November 10, 2008
TAMARA EPPS, PLAINTIFF-APPELLANT,
GEORGE HOPPER, DEFENDANT-RESPONDENT.
On appeal from Superior Court of New Jersey, Chancery Division, Family Part, Hudson County, Docket No. FD-09-2014-05.
NOT FOR PUBLICATION WITHOUT THE APPROVAL OF THE APPELLATE DIVISION
Submitted October 23, 2008
Before Judges Winkelstein and Fuentes.
Plaintiff Tamara Epps appeals from the order of the Family Part denying her application challenging the results of a genetic test that ruled out defendant George Hopper as the father of her two children. We affirm.
We gather the following facts based on the record available to us. By order dated August 11, 2005, the Family Part directed the parties to submit to DNA testing to determine whether defendant was the father of plaintiff's two children (twins), born on November 17, 2003. The order also provided for a "prior order to continue." That prior order fixed defendant's child support obligation at seventy-five dollars per week, consisting of sixty-five dollars for support, and ten dollars to be applied toward arrears.
The record before us contains a document labeled "Sample Collector's Statement." This document, dated August 11, 2005, reflects a certification from Betty Crawford, indicating that on that date, at 3:10 p.m., she was the individual who collected the genetic material from the parties. Specifically, the certification signed by Crawford reads as follows: "I have drawn, collected, packaged and sealed these sample(s), I have witnessed the preceding signature(s), and I have no legal interest in the final outcome of the genetic testing."
On August 22, 2005, Cheryl Kiernan, a staff member with the Hudson County Probation Department, received the results of the genetic test performed by Orchid GeneScreen Laboratories. Two tests were performed, one for each child. The Genetic Test Reports, dated August 17, 2005, show that genetic material was obtained from both parties and the children. Both reports exclude defendant as the father, reflecting a zero percent "Probability of Paternity." The reports are certified as truthful and accurate by Laboratory Director Marco Scarpetta, Ph.D.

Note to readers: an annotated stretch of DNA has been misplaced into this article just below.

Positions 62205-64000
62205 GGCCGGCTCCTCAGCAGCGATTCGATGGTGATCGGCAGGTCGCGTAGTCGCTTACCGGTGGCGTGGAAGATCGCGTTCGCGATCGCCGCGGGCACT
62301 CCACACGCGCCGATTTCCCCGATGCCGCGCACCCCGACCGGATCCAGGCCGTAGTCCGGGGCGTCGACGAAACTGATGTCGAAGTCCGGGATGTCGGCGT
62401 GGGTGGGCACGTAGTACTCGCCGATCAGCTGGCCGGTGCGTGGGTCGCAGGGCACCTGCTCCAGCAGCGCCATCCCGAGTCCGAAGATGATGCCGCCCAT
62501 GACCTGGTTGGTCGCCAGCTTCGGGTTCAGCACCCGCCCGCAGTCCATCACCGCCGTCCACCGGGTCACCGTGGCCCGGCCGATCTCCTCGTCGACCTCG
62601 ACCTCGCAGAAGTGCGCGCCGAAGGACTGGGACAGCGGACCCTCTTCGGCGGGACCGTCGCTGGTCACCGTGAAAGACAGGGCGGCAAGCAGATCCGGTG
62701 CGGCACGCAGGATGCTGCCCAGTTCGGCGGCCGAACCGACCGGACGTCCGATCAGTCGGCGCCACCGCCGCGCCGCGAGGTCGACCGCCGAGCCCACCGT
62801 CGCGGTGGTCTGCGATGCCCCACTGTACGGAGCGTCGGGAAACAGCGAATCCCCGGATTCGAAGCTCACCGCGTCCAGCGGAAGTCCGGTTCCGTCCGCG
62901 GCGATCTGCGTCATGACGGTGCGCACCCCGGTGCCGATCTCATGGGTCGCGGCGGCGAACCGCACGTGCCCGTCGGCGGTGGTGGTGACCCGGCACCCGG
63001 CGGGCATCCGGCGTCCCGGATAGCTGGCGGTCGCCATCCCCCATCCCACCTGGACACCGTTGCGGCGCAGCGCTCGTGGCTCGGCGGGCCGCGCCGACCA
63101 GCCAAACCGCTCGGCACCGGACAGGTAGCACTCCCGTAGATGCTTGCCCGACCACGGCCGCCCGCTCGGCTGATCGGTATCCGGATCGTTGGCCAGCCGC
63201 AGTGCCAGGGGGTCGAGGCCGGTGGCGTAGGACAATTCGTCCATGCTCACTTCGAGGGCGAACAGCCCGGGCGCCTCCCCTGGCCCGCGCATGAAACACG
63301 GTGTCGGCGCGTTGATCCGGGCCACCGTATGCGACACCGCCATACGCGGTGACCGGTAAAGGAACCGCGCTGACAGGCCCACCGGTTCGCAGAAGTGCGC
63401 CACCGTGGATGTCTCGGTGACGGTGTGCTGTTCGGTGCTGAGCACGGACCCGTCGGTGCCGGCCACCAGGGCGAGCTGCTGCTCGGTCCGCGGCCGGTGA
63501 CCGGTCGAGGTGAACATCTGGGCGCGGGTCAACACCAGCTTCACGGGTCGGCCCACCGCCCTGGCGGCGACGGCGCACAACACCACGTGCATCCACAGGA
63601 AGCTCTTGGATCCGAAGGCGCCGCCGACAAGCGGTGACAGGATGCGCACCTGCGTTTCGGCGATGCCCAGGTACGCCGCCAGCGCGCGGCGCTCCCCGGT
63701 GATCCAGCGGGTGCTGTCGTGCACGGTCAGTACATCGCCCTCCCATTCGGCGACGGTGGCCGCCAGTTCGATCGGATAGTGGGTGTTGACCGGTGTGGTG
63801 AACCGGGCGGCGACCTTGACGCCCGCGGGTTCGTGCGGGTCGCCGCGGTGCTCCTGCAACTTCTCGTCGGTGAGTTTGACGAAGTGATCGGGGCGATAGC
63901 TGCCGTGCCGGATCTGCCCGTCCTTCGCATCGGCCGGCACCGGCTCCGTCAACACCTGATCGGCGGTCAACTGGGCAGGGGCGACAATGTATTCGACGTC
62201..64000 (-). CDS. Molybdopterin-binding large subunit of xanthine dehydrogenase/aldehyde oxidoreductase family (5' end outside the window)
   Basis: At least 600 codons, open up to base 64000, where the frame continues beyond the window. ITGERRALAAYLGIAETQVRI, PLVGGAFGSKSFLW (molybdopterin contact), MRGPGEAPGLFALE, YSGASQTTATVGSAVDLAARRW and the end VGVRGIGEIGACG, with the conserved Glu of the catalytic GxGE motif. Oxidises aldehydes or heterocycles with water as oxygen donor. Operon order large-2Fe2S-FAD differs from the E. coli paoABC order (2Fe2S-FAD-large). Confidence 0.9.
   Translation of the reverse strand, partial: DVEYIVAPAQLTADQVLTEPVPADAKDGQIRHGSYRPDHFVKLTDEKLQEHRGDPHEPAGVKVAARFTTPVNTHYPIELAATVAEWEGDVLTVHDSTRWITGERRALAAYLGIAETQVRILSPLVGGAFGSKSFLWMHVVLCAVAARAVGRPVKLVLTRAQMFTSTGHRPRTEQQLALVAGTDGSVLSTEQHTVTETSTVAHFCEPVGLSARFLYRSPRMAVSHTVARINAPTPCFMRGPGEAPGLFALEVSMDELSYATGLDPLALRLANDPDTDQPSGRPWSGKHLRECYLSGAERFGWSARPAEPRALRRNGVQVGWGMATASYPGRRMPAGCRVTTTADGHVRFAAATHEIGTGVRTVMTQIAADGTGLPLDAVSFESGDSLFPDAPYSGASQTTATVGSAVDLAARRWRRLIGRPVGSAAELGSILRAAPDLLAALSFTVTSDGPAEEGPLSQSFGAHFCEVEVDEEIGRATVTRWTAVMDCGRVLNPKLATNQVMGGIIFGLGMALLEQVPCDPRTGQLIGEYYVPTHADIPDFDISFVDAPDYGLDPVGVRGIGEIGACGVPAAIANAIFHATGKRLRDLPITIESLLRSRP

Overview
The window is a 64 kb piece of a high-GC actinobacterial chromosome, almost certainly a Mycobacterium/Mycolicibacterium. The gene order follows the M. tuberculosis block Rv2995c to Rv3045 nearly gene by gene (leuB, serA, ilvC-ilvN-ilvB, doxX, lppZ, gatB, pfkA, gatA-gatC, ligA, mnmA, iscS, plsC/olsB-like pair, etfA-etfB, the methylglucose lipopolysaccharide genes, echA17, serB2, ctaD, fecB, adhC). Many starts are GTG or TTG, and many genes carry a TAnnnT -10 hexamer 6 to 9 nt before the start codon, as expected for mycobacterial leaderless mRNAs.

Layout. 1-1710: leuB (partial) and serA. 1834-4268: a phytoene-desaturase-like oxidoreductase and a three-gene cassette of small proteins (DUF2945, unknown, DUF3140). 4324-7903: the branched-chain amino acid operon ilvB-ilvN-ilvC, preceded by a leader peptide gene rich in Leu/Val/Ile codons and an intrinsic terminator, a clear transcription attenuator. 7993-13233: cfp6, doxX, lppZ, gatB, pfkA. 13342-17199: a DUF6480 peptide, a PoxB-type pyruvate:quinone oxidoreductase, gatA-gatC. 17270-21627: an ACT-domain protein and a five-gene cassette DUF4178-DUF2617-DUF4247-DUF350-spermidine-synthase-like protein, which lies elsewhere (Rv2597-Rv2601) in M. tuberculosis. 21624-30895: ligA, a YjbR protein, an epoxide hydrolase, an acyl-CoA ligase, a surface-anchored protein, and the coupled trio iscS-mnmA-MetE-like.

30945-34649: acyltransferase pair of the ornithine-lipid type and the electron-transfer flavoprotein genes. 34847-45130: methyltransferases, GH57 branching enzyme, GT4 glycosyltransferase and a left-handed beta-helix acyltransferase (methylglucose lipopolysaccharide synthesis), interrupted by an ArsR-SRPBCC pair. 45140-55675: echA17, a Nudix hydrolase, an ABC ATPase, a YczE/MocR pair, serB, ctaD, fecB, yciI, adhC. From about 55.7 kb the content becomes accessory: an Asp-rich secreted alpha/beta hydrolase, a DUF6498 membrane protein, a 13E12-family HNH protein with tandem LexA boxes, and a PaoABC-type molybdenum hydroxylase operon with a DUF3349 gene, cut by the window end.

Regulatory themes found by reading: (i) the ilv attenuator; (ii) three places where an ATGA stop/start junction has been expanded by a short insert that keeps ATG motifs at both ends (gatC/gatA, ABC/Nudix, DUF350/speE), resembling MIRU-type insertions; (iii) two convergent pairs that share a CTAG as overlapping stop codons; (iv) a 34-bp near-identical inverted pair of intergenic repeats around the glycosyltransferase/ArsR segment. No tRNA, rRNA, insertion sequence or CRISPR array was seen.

In light of this evidence, by order dated September 16, 2005, the court vacated a wage execution order against defendant, vacated all child support retroactive to July 1, 2005, and vacated all child support arrears "due to Tamara Epps and Welfare." The order also includes the following handwritten statement: "The DNA/HLA testing results excludes George Hopper as the biological father of the child."
Approximately two years thereafter, on September 26, 2007, plaintiff appeared pro se before the Family Part, challenging the DNA test results. Although not entirely clear from the record developed before the court, it seems that plaintiff claimed that the test results were unreliable and inadmissible because the person who took the genetic material from her was not the same person who received the test reports. The following colloquy between plaintiff and the trial judge illustrates the point:
PLAINTIFF: Okay. She goes along. She swabs our mouth. Her name is Betty Crawford. She was the swabber [sic] within this case. Okay. The results came back. Since August the 15th, 2005, however. Then you got the professional technician, and which she says she didn't do it. Now, all of a sudden, she comes along and says she done -- she did it.
THE COURT: What are you talking about, the professional technician that says she didn't do it?
PLAINTIFF: Professional technician. Her name is Cheryl Kiernan. Her signature is down also.
It appears from this passage, that plaintiff misunderstood the role Kiernan played as the staff member from the Hudson County Probation Department who received the test reports from the genetic laboratory. It seems that plaintiff incorrectly believed that Kiernan was alleging to have been the individual who swabbed her mouth, rather than Crawford. Plaintiff uses this misapprehension as a basis to impugn the validity of the test results.
Based on this record, we are satisfied that plaintiff's arguments lack sufficient merit to warrant further discussion in a written opinion. R. 2:11-3(e)(1)(E).
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